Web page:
The tropical climate is moderated by ocean trade winds and frequent rains. Pago Pago receives more than one hundred and twenty inches f rain each year, the majority of which falls between November and March. Temperatures are constant throughout the year as daily lows average about sixty eight Fahrenheit and afternoon high at about ninety degrees Fahrenheit. The humidity is almost always high.
About seventy percent of the land area is forest with tall ferns and trees such as the Barringtonia asiatica, the breadfruit tree. The pandanus and coconut trees are also in the American Samoa forests. More than thirty species of birds have been observed, including parrots, doves, wild duck and the tooth-billed pigeon, which is only found in American Samoa.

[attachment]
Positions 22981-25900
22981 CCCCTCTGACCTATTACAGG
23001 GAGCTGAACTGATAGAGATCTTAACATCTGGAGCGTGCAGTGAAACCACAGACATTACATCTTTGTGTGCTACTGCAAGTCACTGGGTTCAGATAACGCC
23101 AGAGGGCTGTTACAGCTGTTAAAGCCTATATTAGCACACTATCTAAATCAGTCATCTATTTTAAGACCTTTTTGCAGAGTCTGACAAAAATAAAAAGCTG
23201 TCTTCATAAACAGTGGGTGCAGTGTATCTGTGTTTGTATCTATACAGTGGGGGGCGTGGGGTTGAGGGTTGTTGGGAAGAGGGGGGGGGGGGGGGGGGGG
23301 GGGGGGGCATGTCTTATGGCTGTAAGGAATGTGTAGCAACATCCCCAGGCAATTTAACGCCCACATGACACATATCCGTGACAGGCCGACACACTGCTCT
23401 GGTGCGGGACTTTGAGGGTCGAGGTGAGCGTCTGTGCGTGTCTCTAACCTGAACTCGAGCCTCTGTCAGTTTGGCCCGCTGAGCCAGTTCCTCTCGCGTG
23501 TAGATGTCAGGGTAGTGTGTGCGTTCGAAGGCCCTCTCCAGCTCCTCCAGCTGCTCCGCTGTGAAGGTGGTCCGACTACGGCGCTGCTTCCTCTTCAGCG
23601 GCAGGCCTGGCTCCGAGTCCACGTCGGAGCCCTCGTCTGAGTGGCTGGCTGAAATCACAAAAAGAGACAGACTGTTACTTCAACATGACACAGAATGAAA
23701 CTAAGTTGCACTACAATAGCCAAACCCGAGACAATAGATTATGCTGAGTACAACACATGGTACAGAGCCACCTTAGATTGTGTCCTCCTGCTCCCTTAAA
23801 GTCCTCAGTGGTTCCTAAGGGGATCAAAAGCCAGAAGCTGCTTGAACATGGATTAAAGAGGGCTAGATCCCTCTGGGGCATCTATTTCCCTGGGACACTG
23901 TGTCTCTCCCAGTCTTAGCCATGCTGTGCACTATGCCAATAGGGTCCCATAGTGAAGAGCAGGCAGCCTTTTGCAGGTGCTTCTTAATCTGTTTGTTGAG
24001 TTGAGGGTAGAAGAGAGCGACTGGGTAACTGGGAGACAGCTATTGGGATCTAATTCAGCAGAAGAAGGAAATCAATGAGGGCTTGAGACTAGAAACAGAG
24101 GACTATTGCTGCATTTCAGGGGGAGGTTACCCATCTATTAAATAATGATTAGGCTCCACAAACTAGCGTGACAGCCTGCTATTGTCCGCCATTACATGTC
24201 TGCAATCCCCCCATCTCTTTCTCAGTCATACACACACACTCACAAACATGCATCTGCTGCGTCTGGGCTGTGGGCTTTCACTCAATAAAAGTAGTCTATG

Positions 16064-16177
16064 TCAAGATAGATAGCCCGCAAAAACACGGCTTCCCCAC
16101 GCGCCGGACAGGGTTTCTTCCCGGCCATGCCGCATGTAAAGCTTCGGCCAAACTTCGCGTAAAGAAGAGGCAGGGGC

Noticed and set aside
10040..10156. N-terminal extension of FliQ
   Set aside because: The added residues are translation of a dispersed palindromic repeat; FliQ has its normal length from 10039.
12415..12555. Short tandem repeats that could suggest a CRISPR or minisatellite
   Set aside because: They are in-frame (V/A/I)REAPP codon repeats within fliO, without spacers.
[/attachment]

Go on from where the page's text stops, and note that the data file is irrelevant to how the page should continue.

Because about seventy percent of American Samoa is bush, growing on the slopes of volcanic mountains, these animals are well protected. The coral reefs that surround much of the islands have a delightful and inviting South Seas climate.
There is a National Park of American Samoa that lies in the territory. The park was established primarily to protect the area’s tropical rain forest on the islands of Tutuila and Tau. The rain forest, as stated earlier is home to many kinds of plants and animals including two species of large bats called the flying foxes. A white sand beach and coral reef on the island of Ofu are also part of the national Park in American Samoa. In certain areas of the park, the people continue to practice traditional methods of farming and reef fishing. Established in 1988, the National Park of America Samoa is over nine thousand acres and would be a tourist attraction with hiking, scuba diving and snorkeling once the transportation accommodates these types of travelers.